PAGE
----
Toward a Sustainable, Health-based Food System

Elise Miller, MEd

Most of us have heard of Michael Pollan’s ‘An Eater’s Manifesto’: “Eat food. Not too much. Mostly plants.” Excellent advice for those of us who are fortunate enough to have a variety of food choices. The challenge of course is that our current industrialized food system (and related sectors such as advertising) encourages us to eat lots of food-like substances and high on the food chain—and for many in inner cities, finding a fresh vegetable, much less an organic one, can be as rare as gold.

In addition to these challenges, hormone disruptors (also known as endocrine disrupting chemicals) are found in everything from the feed given to animals to the pesticides sprayed on crops to the plastic additives in packaging—all of which we end up ingesting. These chemicals are now associated with a range of health concerns, including obesity, diabetes, certain cancers, neurological disorders and reproductive health problems, as the Endocrine Society described in their recent consensus statement. And then there are issues such as the use of antibiotics in food, the importation of foods that aren’t required to meet US standards, and food-borne viruses like e.coli.

The good news is that organizations on national, state and local levels are beginning to press for a health-based food system. For example, the American Medical Association (AMA) recently adopted a policy resolution “in support of practices and policies within health care systems that promote and model a healthy and ecologically sustainable food system.” In addition, the Institute of Medicine (IOM) and The National Research Council (NRC) released a report last week that emphasized the need for local governments to create environments in which people make healthful lifestyle decisions. The statement calls for municipalities to “discourage fast-food restaurants near schools and playgrounds through zoning, provide tax incentives for groceries in underserved areas, and create nutritional standards for government-run after-school programs.” In addition, myriad groups across the country are promoting Community Supported Agriculture (CSAs) and working with local school districts to develop “farm to school” initiatives that would help local farmers as well as improve the quality of the food served in schools.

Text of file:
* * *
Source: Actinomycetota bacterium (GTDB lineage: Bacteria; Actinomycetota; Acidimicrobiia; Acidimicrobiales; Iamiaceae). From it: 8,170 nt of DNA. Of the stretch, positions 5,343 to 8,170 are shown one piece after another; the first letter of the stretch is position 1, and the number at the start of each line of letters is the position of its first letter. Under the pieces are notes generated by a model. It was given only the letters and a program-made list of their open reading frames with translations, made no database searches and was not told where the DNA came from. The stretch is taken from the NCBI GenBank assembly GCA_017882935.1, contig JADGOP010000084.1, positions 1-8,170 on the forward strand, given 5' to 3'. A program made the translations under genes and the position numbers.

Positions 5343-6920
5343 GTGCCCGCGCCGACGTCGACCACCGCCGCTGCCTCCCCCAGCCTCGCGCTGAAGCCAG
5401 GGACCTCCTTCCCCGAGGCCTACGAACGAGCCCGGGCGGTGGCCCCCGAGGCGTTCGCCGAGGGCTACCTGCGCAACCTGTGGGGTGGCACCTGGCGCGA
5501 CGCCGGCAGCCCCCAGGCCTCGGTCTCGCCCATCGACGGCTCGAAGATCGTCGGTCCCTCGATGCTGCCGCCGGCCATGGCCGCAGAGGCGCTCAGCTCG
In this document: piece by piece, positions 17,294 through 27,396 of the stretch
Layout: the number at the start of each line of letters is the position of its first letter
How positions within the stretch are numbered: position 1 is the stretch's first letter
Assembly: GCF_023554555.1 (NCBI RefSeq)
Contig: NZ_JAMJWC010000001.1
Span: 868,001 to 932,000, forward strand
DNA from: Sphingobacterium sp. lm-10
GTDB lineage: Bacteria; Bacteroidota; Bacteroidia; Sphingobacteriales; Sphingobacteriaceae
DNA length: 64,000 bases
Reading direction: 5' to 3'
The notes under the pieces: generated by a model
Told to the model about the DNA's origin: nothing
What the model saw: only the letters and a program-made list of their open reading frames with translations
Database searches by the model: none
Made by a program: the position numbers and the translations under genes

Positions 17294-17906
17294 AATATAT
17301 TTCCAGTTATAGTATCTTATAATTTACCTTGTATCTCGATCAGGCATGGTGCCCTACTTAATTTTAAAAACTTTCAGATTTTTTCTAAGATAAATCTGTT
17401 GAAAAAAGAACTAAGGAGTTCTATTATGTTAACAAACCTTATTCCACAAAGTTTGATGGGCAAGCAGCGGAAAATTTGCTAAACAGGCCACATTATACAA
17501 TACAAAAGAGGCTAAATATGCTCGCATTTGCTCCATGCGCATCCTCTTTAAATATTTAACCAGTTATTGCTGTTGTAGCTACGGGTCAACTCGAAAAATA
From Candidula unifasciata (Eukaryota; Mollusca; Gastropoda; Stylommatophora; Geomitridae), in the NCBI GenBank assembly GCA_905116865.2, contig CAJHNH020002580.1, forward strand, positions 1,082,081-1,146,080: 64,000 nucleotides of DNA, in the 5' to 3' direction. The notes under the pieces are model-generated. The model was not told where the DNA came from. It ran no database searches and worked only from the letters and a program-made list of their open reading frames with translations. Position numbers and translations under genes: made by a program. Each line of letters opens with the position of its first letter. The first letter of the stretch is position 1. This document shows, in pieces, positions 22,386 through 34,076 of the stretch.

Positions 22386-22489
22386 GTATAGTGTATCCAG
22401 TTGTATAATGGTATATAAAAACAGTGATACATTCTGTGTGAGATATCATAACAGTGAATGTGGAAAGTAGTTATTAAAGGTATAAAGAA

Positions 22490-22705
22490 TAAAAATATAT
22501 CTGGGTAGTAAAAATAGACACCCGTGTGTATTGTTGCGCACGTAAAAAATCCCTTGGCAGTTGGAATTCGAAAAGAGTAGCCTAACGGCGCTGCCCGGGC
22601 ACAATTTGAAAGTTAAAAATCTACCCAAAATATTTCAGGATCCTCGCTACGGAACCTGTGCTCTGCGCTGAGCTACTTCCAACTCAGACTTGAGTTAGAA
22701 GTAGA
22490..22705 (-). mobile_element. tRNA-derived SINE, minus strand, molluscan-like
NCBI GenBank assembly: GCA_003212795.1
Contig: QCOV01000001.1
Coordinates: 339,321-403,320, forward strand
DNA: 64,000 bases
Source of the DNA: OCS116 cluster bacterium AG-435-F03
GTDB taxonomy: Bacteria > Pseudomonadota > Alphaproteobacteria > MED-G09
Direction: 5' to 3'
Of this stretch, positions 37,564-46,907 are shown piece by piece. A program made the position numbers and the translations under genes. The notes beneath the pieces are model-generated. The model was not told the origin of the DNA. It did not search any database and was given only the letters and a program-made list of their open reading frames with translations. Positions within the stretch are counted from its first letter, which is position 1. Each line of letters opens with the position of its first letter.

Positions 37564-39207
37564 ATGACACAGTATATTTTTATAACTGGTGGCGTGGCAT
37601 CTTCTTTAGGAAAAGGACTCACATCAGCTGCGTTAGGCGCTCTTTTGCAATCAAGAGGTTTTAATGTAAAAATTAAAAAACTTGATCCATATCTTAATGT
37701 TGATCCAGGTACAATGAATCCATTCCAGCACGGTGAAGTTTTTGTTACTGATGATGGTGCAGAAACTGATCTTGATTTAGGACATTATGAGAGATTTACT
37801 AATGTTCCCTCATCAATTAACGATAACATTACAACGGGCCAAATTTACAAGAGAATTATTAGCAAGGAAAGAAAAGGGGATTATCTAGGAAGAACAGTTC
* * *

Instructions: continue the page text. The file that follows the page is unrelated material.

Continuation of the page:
The question is whether these actions are enough to shift the economy towards a sustainable, health-based food system given the deeply intertwined and diverse set of players involved in the production and marketing of food. In an ecological or systems biology model, all the interacting factors work in concert, each as a complement to the other and each supporting the system as a whole. Right now at the federal level, the Department of Agriculture doesn’t collaborate with the Food and Drug Administration which doesn’t work with Environmental Protection Agency nor the Department of Housing and Urban Development nor the Department of Transportation, and so on—at times, in fact, some of these agencies even work at odds. Then on the local level, public health departments rarely work with school districts or planning commissions, certainly not in regards to the availability of high quality food.

This of course means we need to coordinate these efforts more effectively on every level if we are to improve the health of current and future generations. If you are interested in learning more about these issues and what we can do to address then, please join us on our next CHE Partner call entitled Food Matters: The Impact of Food Systems on Public Health to be held on September 22, 2009.